A state agency in Australia has backed a plan to extend the life of the country's biggest liquefied natural gas plant by 50 years, so long as it achieves net zero carbon emissions for the rest of this decade, partly to protect ancient indigenous rock art.
Woodside Energy Group , the operator of the North West Shelf LNG plant, environmental groups and other interested parties have three weeks to lodge appeals against the recommendations made by the Western Australian Environmental Protection Authority (EPA).
After that the state's environmental minister will take a final decision on whether to approve an extension to the life of the plant, which is co-owned by Woodside, BP plc, Chevron Corp, Shell Plc, and a joint venture of Mitsubishi Corp and Mitsui & Co.
The environmental agency recommended that the plant must avoid, cut or offset all of the plant's carbon dioxide emissions out to 2029, and cut oxides of nitrogen (NOx) emissions in order to protect the rock art of the Murujuga indigenous people against industrial pollution.
"The EPA considers that there may be a threat of serious or irreversible damage to rock art from industrial air emissions ... accelerating the natural weathering," the agency said in its assessment of the life extension plan.
Woodside said it would carefully consider the conditions outlined by the EPA.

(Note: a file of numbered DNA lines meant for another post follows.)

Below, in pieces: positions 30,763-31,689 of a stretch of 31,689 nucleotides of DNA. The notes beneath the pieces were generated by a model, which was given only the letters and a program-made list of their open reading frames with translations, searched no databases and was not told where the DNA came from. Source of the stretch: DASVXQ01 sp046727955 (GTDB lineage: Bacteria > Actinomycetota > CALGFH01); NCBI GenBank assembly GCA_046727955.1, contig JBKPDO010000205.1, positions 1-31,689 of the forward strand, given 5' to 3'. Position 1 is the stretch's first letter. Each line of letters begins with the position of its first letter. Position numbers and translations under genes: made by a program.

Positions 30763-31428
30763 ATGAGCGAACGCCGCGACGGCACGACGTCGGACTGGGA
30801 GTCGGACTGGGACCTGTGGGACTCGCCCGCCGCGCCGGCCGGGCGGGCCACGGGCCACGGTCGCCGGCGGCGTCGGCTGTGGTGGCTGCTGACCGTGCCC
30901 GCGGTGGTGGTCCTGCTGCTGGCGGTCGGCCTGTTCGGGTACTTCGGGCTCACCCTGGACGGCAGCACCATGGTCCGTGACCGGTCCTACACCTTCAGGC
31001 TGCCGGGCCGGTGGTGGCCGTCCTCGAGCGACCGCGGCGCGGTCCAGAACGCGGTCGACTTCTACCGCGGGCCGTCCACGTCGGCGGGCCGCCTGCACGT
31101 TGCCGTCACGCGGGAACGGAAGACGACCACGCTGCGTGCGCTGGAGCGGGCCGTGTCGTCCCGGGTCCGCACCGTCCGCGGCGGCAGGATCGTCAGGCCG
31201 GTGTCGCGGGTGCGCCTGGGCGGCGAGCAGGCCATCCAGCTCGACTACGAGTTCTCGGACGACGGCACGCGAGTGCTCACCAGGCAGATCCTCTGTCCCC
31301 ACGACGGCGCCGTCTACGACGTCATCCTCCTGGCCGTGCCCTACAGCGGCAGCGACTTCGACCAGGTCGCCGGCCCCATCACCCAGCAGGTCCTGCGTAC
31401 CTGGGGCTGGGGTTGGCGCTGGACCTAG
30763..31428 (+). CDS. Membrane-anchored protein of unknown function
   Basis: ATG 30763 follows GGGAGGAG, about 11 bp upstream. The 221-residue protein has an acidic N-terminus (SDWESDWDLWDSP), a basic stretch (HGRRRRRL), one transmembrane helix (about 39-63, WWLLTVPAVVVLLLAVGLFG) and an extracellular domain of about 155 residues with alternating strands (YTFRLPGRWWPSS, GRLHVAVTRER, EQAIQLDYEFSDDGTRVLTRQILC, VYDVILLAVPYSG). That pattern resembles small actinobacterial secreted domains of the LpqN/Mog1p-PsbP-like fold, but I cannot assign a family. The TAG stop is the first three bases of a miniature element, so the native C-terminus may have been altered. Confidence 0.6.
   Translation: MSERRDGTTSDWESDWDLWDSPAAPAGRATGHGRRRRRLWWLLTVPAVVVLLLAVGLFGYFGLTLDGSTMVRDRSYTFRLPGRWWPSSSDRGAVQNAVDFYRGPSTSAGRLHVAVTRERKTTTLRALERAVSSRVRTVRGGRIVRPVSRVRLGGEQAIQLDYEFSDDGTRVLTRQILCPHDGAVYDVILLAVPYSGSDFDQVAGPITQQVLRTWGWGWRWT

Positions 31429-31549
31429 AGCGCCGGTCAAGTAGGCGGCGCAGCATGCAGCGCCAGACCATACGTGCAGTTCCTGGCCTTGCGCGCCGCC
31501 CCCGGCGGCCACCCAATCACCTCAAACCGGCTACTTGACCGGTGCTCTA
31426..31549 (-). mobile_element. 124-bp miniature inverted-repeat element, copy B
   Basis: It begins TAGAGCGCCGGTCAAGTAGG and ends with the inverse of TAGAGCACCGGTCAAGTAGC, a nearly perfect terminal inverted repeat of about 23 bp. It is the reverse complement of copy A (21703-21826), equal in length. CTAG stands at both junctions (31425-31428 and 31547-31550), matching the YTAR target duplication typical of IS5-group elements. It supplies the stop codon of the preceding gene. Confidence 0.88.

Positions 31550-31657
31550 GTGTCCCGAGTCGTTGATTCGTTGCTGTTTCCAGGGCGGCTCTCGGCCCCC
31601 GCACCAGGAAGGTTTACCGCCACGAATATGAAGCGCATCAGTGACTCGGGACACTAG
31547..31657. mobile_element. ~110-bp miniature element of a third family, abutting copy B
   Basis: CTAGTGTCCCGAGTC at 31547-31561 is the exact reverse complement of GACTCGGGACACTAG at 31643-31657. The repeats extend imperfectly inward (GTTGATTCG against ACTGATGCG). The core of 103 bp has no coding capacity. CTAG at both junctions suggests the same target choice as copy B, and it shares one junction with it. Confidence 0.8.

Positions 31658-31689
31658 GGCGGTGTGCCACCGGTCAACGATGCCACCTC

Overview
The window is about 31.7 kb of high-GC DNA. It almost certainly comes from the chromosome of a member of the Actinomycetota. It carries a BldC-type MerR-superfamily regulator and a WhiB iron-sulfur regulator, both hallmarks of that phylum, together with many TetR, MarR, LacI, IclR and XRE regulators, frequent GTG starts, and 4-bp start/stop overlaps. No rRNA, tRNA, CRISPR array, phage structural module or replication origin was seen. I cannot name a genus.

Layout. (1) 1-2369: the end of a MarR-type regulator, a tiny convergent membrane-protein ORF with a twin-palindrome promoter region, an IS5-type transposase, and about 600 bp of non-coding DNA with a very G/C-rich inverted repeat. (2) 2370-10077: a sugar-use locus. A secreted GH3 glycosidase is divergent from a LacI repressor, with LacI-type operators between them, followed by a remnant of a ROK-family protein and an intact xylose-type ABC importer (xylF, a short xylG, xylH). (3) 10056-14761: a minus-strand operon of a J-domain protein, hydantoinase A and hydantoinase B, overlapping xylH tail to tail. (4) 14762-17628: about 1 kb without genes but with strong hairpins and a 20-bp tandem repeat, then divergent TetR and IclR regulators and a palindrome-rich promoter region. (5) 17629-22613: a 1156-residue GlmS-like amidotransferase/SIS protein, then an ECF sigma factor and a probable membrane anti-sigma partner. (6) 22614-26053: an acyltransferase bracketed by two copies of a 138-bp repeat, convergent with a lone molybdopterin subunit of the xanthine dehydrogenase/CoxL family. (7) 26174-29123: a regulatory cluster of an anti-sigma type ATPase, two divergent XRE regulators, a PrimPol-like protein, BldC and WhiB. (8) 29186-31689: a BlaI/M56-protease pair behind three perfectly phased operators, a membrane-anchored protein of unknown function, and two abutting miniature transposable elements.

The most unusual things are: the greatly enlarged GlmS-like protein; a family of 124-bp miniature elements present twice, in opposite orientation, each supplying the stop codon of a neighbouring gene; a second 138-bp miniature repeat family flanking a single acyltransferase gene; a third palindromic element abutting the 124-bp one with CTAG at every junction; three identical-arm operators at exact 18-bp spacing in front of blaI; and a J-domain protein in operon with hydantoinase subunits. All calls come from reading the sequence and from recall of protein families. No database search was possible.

"At a time of heightened concern around energy security, the NWS Project has an important role to play in delivering natural gas to local and international customers, providing energy that can support their decarbonisation commitments," Woodside's Australian operations vice president Fiona Hick said in a statement.
Woodside, among other measures, has proposed to achieve net zero greenhouse gas emissions by 2050 by cutting emissions from the plant by 246 million tonnes of carbon dioxide-equivalent (Mt CO2-e). It would partially offset emissions by buying carbon credits, resulting in a net reduction of 138.85 Mt CO2-e.
The EPA said its recommended condition to 2029 would cut those emissions over the 50-year life from 138.85 Mt CO2-e to 128.2 Mt CO2-e.
Protecting the Murujuga rock art, which has been nominated for a UNESCO World Heritage listing, is a top priority in the wake of the destruction of ancient indigenous caves by Rio Tinto, for an iron ore mine in Western Australia.
The EPA noted there have been conflicting scientific studies on whether industrial emissions on the Burrup Peninsula have damaged the rock art, and expects results from the state's own monitoring programme in 2023
(Reuters - Reporting by Sonali Paul; Editing by Simon Cameron-Moore)